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Unaltered Prequels?

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 (Edited)

Since our case for the OOT is largely based on the principle that movies should always be available in their theatrical versions, shouldn't the unaltered prequels be available as well? Puppet Yoda might suck, but at the end of the day, revisionism is revisionism.

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Yep. I (shamefully) prefer puppet Yoda in TPM, if only for nostalgia's sake. Also, the already overly long pod-race sequence is even longer on DVD/blu-ray. I don't approve.

Dboman said:

I don't care about spelling! I just want to find a mirror!

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Yes and no.  Revisionism in the OT is worse because it happened after a 20-30 year gap.  Thus the changes in OT cause it to lose its cultural window in time.  By contrast, the changes in the PT happened roughly within the same cultural context time-frame.

That said, CPY kicks a--, so anything that preserves him I'm all for.

"Close the blast doors!"
Puggo’s website | Rescuing Star Wars

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Yes.

I say that because there are countless examples of films with more than one version being released on dvd and blu-ray with both/all of their versions included.

I seem to remember reading an article on the official site way back in 2002 where one of the people involved with AotC (on the vfx end of things, I think) said there were like 80 little differences just between the theater version and the dvd version.* The only big noticeable difference between the 35mm and digital versions in theaters was Padme holding Anakin's hand at the end, but the longer scene of his confession about slaughtering the Tuskens ("I'm a Jedi") wasn't added until the dvd IIRC.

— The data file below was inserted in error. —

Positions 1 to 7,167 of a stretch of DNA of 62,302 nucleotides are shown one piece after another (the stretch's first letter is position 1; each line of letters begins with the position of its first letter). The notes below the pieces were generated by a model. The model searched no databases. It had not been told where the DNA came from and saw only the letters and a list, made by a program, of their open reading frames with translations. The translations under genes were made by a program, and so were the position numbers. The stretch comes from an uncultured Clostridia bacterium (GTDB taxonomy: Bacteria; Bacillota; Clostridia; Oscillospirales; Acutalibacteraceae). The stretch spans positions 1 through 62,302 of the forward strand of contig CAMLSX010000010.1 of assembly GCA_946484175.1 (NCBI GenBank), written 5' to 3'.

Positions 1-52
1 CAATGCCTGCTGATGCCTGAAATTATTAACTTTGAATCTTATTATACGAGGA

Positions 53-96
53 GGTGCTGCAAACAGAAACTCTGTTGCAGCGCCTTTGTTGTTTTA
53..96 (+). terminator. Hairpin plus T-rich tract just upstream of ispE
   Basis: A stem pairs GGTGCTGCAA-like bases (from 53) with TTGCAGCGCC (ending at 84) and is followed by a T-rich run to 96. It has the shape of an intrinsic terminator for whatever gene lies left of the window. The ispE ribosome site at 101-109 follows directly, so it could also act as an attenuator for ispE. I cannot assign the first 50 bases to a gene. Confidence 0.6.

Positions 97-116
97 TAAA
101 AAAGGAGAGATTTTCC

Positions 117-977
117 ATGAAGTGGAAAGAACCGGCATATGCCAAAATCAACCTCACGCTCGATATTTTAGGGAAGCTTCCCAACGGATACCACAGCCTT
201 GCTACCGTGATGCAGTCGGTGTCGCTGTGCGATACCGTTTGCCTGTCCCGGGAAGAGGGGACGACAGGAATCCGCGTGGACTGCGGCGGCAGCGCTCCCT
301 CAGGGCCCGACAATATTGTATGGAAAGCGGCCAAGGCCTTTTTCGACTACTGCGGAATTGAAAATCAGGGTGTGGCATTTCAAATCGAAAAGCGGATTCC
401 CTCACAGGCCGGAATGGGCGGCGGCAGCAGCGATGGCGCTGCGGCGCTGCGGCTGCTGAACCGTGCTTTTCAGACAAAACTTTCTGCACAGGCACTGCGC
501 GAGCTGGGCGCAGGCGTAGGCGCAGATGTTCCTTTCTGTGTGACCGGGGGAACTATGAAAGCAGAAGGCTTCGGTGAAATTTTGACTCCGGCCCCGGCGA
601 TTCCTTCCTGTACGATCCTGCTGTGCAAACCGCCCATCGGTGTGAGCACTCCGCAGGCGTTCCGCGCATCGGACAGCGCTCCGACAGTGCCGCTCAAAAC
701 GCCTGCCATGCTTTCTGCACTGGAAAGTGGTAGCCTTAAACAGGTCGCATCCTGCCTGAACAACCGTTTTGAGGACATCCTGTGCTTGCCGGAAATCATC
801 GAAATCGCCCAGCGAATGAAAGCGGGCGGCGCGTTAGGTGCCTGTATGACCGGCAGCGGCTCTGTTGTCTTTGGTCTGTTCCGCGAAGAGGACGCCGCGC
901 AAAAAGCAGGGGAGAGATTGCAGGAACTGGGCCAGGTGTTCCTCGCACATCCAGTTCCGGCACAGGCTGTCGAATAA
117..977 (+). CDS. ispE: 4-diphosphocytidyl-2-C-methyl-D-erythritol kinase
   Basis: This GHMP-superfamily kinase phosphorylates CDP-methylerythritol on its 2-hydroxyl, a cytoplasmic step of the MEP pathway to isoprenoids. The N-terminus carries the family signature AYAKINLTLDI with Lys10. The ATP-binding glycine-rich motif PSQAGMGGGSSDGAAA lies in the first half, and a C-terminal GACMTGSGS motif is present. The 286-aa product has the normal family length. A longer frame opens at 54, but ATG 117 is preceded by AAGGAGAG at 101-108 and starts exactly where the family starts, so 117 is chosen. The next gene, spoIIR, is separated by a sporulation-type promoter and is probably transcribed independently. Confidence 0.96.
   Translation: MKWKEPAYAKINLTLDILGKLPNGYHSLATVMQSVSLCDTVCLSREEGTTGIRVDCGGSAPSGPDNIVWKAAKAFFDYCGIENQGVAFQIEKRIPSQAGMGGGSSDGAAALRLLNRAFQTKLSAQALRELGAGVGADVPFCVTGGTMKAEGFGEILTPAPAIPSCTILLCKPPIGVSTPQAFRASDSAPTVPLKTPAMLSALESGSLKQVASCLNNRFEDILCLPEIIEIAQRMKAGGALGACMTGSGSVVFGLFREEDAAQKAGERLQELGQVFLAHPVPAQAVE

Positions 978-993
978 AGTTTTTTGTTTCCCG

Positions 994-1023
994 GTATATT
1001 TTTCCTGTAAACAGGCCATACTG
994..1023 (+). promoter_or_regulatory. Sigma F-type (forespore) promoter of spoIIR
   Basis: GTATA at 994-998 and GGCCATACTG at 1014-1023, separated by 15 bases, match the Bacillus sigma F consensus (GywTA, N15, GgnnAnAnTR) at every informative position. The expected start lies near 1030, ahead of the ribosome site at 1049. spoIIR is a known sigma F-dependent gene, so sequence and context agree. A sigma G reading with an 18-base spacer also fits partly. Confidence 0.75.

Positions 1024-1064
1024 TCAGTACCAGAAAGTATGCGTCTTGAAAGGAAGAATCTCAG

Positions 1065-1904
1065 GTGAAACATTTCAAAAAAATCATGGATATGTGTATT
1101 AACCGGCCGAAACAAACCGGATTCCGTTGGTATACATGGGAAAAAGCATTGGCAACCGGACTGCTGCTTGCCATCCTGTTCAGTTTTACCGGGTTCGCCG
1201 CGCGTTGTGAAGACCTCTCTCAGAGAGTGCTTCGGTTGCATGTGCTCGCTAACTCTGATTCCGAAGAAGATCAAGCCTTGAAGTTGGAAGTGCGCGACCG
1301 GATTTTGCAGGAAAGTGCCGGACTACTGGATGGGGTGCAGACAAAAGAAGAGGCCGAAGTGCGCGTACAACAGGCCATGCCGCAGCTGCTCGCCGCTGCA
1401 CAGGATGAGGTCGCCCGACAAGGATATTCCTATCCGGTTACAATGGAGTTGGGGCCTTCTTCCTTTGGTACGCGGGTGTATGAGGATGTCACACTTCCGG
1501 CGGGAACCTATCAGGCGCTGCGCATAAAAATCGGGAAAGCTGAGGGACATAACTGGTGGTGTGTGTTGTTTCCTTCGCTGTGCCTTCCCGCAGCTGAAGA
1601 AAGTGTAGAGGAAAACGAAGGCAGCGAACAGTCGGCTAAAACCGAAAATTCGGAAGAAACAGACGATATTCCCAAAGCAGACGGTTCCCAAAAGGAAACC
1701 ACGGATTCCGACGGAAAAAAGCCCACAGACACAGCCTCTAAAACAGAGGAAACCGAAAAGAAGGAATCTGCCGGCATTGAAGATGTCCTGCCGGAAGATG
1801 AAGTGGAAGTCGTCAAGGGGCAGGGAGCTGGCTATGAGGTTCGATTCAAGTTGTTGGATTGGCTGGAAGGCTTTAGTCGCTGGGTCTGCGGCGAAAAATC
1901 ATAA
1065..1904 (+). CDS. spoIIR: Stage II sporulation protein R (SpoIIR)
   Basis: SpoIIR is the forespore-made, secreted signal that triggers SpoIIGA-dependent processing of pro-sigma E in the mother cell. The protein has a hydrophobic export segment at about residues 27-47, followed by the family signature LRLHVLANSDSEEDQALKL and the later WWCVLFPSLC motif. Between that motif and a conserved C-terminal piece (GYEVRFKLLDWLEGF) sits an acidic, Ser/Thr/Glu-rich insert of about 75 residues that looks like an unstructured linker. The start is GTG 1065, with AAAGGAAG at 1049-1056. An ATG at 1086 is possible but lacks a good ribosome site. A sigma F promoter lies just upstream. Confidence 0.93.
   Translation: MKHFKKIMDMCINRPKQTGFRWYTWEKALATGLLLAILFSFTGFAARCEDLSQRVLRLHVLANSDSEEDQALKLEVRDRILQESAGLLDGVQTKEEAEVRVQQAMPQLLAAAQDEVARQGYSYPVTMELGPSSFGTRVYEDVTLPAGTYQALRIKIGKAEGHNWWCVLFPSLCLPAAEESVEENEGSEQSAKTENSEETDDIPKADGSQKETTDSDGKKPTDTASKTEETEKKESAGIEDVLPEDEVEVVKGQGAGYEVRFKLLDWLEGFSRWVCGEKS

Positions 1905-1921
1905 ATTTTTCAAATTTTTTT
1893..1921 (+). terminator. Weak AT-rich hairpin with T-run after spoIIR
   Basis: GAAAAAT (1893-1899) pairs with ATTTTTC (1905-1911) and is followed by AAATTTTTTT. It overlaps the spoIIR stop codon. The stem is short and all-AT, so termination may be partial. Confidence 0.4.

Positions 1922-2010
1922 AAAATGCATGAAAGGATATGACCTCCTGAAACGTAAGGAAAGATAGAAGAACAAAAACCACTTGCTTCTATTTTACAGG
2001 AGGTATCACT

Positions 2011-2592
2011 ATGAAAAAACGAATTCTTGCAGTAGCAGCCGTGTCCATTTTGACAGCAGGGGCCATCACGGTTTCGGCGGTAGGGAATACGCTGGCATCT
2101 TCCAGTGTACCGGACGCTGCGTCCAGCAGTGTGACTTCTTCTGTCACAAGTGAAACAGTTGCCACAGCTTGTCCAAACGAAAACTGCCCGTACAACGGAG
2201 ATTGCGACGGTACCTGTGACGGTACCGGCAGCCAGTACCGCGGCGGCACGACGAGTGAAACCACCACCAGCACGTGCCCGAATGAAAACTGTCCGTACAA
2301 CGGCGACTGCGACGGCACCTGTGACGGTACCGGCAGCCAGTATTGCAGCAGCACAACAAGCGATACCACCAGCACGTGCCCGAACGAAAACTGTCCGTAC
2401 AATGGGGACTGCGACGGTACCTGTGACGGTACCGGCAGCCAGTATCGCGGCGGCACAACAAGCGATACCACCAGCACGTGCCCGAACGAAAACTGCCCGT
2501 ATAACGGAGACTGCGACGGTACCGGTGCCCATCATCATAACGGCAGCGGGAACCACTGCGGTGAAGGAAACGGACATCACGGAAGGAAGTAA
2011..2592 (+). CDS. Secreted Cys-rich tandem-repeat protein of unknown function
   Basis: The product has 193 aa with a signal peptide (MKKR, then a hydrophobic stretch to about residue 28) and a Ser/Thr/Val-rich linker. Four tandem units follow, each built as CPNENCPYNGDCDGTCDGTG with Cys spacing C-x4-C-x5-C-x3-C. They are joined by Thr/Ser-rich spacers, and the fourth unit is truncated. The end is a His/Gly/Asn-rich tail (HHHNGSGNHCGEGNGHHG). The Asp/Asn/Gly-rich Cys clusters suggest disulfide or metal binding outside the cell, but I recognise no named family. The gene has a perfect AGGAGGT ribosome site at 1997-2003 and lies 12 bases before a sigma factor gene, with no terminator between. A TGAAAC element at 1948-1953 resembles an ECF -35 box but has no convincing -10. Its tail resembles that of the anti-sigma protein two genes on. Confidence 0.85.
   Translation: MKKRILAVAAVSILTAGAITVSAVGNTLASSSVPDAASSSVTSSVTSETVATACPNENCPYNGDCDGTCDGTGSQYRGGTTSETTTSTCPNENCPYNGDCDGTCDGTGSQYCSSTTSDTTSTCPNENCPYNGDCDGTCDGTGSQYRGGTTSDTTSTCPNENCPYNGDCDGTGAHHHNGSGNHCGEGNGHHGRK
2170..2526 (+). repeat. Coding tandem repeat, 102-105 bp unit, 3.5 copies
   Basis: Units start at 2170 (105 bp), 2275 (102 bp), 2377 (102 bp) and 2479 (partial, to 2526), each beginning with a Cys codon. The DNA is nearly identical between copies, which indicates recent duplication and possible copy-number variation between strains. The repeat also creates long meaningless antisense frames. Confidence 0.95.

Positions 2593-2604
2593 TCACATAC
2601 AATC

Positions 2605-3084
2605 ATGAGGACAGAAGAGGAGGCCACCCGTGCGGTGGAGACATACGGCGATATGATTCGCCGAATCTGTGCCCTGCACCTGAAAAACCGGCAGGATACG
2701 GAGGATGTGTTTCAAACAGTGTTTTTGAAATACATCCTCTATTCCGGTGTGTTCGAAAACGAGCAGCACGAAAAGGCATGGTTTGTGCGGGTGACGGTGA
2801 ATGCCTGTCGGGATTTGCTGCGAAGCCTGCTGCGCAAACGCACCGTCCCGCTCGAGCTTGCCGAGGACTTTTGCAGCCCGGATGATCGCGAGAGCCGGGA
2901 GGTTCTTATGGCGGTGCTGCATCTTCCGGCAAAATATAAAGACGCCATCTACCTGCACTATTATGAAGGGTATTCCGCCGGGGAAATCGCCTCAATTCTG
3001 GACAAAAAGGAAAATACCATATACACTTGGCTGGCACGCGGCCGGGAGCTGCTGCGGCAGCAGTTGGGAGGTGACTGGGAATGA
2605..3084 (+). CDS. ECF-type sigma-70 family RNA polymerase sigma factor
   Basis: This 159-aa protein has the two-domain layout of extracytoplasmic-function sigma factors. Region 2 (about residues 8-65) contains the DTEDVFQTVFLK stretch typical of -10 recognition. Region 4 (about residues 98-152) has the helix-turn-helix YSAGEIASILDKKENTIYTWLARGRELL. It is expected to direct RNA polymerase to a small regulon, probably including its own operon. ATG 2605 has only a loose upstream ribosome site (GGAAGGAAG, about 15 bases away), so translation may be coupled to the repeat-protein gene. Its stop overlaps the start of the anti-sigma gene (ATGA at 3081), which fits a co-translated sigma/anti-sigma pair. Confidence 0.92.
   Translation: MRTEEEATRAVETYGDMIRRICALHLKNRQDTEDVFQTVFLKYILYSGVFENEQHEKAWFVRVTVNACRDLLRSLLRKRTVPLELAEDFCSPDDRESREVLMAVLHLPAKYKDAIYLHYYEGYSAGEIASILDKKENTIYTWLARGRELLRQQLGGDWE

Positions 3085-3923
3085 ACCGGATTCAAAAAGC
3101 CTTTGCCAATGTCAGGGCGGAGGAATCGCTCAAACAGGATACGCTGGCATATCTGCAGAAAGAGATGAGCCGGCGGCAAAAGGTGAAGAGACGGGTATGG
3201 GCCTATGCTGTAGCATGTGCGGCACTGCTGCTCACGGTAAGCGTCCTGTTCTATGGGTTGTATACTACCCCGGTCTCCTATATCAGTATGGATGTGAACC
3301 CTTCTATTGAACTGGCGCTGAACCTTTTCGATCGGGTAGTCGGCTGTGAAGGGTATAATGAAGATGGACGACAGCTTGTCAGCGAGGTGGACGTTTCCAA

*It was 12 years ago now, so my memory is a bit fuzzy. The dude might've just been talking about the 35mm and digital versions. It would help if I could remember what time of year it was.

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The Yoda puppet is the only thing I liked about Episode 1

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pittrek said:

The Yoda puppet is the only thing I liked about Episode 1

 Me too. It may look ugly, but it was a practical effect. And the last time Yoda would be portrayed as a puppet.

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It didn't even look like the Empire Yoda. Supposedly it was a stand-in puppet meant to be replaced in CGI later, but technology hadn't caught up with George's true vision of the Phantom Menace yet. 

The Person in Question

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Yeah I'm gonna have to agree here as well. Preservation is very important and once its out there its out there. If George wants to make his revisions ok but still provide with the original on the side, both for the original trilogy and prequels! Sure puppet Yoda wasn't particularly great but that's filmmaking. Nothings perfect.

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Every publicly released version of every film should be made available.  Simples.

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kane1138 said:

Every publicly released version of every film should be made available.  Simples.

 And, yet, it's so hard to do for some reason.

After a time, you may find that having is not so pleasing a thing after all as wanting. It is not logical, but it is often true. ~ Spock

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Handman said:

kane1138 said:

Every publicly released version of every film should be made available.  Simples.